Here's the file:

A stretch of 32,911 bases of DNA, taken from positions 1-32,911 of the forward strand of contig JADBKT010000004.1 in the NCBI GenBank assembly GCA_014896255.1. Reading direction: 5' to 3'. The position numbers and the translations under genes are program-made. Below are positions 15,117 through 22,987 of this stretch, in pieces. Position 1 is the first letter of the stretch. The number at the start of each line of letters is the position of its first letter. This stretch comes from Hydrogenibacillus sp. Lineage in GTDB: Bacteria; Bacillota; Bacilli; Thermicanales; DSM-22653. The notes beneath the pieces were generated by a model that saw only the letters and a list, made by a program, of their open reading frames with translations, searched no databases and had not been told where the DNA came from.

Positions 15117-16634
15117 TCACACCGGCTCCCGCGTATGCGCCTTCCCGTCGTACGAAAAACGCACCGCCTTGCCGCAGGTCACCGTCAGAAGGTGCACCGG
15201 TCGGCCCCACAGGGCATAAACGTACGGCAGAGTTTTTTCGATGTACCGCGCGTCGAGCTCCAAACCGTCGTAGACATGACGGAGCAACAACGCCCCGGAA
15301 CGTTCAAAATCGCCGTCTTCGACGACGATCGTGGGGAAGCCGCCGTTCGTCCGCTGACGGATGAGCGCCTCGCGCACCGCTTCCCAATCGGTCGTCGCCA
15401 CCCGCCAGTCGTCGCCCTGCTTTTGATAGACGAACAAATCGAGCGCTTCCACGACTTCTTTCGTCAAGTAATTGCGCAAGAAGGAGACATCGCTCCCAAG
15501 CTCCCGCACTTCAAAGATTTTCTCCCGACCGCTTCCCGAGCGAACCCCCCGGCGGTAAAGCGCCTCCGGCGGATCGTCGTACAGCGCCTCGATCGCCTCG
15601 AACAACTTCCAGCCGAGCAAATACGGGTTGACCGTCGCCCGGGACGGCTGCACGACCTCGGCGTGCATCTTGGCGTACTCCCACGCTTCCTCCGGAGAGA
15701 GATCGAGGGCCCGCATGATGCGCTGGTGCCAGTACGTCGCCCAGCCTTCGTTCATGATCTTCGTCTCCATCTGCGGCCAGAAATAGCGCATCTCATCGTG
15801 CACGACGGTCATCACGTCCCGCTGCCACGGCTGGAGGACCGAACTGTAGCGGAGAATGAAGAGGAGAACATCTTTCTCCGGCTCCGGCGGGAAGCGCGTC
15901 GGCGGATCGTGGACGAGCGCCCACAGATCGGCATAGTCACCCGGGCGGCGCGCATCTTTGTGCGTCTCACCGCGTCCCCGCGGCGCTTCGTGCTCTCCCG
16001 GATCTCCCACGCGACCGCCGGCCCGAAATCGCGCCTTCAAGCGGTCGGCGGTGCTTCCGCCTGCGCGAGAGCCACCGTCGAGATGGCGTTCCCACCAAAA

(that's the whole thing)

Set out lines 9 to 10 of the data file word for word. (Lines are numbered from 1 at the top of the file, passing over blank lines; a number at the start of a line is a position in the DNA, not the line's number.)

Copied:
15701 GATCGAGGGCCCGCATGATGCGCTGGTGCCAGTACGTCGCCCAGCCTTCGTTCATGATCTTCGTCTCCATCTGCGGCCAGAAATAGCGCATCTCATCGTG
15801 CACGACGGTCATCACGTCCCGCTGCCACGGCTGGAGGACCGAACTGTAGCGGAGAATGAAGAGGAGAACATCTTTCTCCGGCTCCGGCGGGAAGCGCGTC